The Calvin group decided to stay in the Middle East during interim break to visit a few places in Israel/Palestine. Much of the time was spent sightseeing. Popular destinations in Jerusalem were the Dome of the Rock, the Western Wall, the Church of the Holy Sepulcher, and the Mount of Olives. There was also a side trip to Bethlehem for one morning. Many students took that opportunity to shop but also visited the Church of the Nativity, the Milk Grotto, and the shepherds’ fields. The team also visited Silwan, a Palestinian neighborhood that is at the center of the Israeli-Palestinian controversy, and heard from a local man who works at a Silwan community center.
Monthly Archives: January 2012
After finishing their work at Umm el-Jimal the Calvin College team took a day trip around southern Jordan. The first stop was the Dead Sea, after which the students washed of in a hot spring just up the beach. The bus then went to the top of Mount Nebo to visit the place where Moses was allowed to see the Promised Land. Unfortunately it was raining so the view was not perfect. Just a short way from Mount Nebo lies the city of Madaba. A city famous to tourists for its mosaics.
The next day the Umm el-Jimal team went to the American Center for Oriental Research (ACOR) to present their findings. Bert de Vries and other team members gave a lecture about the 2012 field season and the future goals of the project to an aidience of scholars and friends alike.
The Umm el-Jimal Project team is midway through its third week, after which the Calvin students will leave. Some of the things that were accomplished are the writing of a tour pamphlet for future visitors to use, the mapping of House XVII-XVIII, a preservation proposal to be carried out by a working team this summer, The discovery of several new features at House XVII-XVIII, the filming of several ethnographic vignettes from local citizens, and much more!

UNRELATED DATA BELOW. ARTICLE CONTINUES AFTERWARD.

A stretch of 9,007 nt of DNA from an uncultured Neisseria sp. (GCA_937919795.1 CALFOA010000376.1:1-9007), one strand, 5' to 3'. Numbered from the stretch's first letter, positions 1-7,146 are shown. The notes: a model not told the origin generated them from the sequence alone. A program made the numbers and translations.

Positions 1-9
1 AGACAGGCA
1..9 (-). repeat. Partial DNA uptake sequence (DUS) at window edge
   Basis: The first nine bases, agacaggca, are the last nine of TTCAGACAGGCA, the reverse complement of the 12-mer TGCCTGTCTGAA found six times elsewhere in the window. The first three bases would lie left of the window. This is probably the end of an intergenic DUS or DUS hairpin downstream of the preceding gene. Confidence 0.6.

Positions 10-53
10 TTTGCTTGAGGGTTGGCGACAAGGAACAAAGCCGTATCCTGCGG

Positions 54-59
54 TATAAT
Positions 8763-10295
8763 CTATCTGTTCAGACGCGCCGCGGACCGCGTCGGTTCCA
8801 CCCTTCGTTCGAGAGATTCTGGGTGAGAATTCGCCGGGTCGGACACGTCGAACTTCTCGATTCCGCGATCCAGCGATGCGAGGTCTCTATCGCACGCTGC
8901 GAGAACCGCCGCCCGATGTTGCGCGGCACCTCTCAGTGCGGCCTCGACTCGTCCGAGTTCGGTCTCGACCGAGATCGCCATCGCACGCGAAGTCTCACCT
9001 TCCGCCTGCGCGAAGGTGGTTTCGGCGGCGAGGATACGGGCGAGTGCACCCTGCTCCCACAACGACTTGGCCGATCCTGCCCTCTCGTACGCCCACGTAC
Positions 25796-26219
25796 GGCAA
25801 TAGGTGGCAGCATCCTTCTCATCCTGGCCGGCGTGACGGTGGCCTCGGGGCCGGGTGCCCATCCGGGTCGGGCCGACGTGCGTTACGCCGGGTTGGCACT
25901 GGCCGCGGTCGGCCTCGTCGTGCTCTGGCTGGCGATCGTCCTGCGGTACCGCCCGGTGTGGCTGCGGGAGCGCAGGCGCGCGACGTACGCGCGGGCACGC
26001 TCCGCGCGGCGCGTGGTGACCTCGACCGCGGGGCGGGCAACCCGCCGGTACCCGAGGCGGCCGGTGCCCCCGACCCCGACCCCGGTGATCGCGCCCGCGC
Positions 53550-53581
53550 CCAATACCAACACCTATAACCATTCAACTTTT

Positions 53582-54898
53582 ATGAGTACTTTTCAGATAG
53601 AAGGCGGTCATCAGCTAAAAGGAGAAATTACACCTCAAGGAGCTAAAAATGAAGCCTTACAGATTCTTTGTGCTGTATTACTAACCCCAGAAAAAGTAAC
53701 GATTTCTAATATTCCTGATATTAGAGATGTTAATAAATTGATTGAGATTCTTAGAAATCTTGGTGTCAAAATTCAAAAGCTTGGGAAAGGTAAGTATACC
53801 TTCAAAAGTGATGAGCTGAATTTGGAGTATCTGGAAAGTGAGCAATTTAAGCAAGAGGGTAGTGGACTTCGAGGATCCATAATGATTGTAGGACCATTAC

The second weekend trip the Calvin archaeology students took was to Petra, the ancient capital of the Nabataeans. For two days the students were given free reign of the site to hike and explore at their will. They did everything from climbing the highest summit of Jebel Hauron to visiting the ancient temple and church sites, watching the sunset from atop high structures, and enjoying the local shops.
The first weekend side trip the 2012 Umm el-Jimal team took was to Amman, the capital city of Jordan. Using the American Center of Oriental Research (ACOR) as a base the Calvin students explored such exciting sites as Jerash and the Amman citadel. Both of the aforementioned sites were cities of the Ancient Greek Decapolis that shared similar cultural heritage to Umm el-Jimal. Along with those two major sites, students also visited the new Jordan museum (which is not yet open to the public), the ancient theatre of Amman, the Amman folklore museum, and Reem Shwarma (a street food station that has been featured in the NY Times)
Umm el-Jimal is a small village in northern Jordan that is built around the ruins of an ancient city. The ancient town, starting as a rural settlement, was built under the influence of the Nabataeans (the culture that built Petra) in the late first century AD, eventually falling under the influence of the Romans who controlled it for several centuries. Most what is visible now was constructed later in the Byzantine era and continued to prosper under the Umayyad Caliphate only starting to decline during the Abbasid period. A major earthquake damaged the town around AD 747 and many scholars have suggested that shortly afterward the region experienced a plague. By AD 900 Umm el-Jimal was all but abandoned, having only sporadic occupation from 900-1900 with sparse archaeological remains.
In the early twentieth century new life was breathed into the site when a community of Druze people came down from the mountain range known as the Jebel Druze (alternately known as the Jebel Arab) and began reconstructing the ruins as their homes. Their alterations are still visible throughout the site. The local Bedouin Msa’eid also used the ruins as part-time homes until quite recently, allowing their herds to roam through the ancient town. After World War I, under the British mandate, the previously nomadic Msa’eid began to settle into the modern sedentary village built around the ruins.
The Umm el-Jimal Project aims to use archaeological methods to promote tourism, cultural heritage, and respect for antiquities in this village of northern Jordan. The 2012 field season of the Umm el-Jimal project started when Calvin professor Bert de Vries received an Ambassador Grant from the U.S. Government for cultural preservation. The money from the grant is going towards preserving and consolidating a large Byzantine/Umayyad building in the ruins called House XVII-XVIII. This building is at the center of the work being done over the 2012 interim.